On the Social Analytics team here at Bazaarvoice, our main job is to identify insights from social data. We recently decided to explore lifestyles via geography – how do “big city” people differ from “rural folk”? Here’s how we approached this problem.

We started this investigation by mapping reviewers’ IP addresses captured during submission to zip codes. Next we mapped each zip code to a corresponding Beale code. A Beale code classifies how urban or how rural a region is based on its degree of urbanization and proximity to a metro area. A code of 1 means “a county in a metro area with a population of 1 million or more”; 9 is a “non-metro county, completely rural or has an urban population of less than 2,500, and isn’t adjacent to a metro area.”

We began with the low-hanging fruit: rating and word count, based on review data from Q3-2011.

There wasn’t an obvious association between average rating and the urban codes. We expected this from an average of non-normal ratings. We did however find that people in the most urban demographic had the lengthiest reviews of all groups – and as reviewers trended more rural, they had less and less to say. There was a -.85 correlation between Beale code and average review word count on the whole.

It seemed so unlikely that we ran the same analysis on a larger date range of data – with the same takeaways. But why could this be?

Any good analyst knows there’s always more to the story, so we dove further into the data. Next we broke the reviews out by verticals, knowing that reviewers discuss different products at different lengths. A review for a vacation takes an average of 73 words to explain, for example, while a review of a new sweater would be closer to 54 words. Could it be that urban residents went on more trips, thus wrote lengthier reviews overall?

It turns out for the two most urban groups, travel makes up about 23-25% of all reviews, and mass merchant/department store reviews follow with 22%-25%. For the two most rural groups, travel makes up slightly more of the total review content at 24-27%, and mass merchant reviews make up 27-28%. With the two largest verticals accounting for nearly the same ratio of content in each Beale code, we wouldn’t attribute differences in review length to the vertical alone. Indeed, average review length decreases within each vertical across the Beale codes:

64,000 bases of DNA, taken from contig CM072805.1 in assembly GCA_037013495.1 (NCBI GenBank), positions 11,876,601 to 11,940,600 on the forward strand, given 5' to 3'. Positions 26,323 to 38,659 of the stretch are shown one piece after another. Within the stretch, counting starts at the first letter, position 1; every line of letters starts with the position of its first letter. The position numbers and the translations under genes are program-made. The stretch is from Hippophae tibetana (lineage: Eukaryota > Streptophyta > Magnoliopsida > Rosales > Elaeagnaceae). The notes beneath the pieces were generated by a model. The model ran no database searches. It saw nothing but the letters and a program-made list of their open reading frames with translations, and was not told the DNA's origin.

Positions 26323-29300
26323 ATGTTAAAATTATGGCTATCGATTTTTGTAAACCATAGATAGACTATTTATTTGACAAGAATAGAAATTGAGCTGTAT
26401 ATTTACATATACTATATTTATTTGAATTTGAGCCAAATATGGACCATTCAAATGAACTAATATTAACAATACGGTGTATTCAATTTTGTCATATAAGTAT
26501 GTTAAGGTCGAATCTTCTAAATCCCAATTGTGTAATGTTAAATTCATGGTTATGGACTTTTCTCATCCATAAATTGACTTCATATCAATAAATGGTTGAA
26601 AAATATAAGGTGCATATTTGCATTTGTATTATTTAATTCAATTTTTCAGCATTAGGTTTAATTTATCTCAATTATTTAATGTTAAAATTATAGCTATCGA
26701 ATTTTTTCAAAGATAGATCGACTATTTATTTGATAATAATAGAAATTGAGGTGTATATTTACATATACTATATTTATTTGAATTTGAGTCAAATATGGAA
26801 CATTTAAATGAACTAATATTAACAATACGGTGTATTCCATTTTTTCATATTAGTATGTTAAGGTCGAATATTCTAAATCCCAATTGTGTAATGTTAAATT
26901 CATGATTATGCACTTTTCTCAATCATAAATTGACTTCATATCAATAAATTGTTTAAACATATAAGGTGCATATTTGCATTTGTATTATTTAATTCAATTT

Some other initial insights hinted at stereotypes of urban versus city lifestyles. For example, reviews in the outdoor/sporting goods vertical had a 6% share of the most rural codes but only a 3% share of the most urban codes. Consumer electronics represented 5% of the most urban codes, and only 3% of the most rural.

Next we looked at age. We already knew that older users tend to write shorter reviews – could it be that rural areas had older reviewers?

It turns out rural regions do tend to have older reviewers – over one-third of the most rural reviewers were over 55, compared to only 19% of the most urban.

So there you have our current best explanation of the phenomenon: rural reviewers skew older, and older reviewers tend to write less. We could look at any number of variables (submission times, misspellings, keyword density, product prices, device used for submission, etc.) to further understand the phenomenon at work here. The coolest takeaway – and the point of this story – is that patterns often exist where we may not expect them. There are a wealth of untold stories and insights hiding among the avalanche of data we collect, just waiting to be unearthed.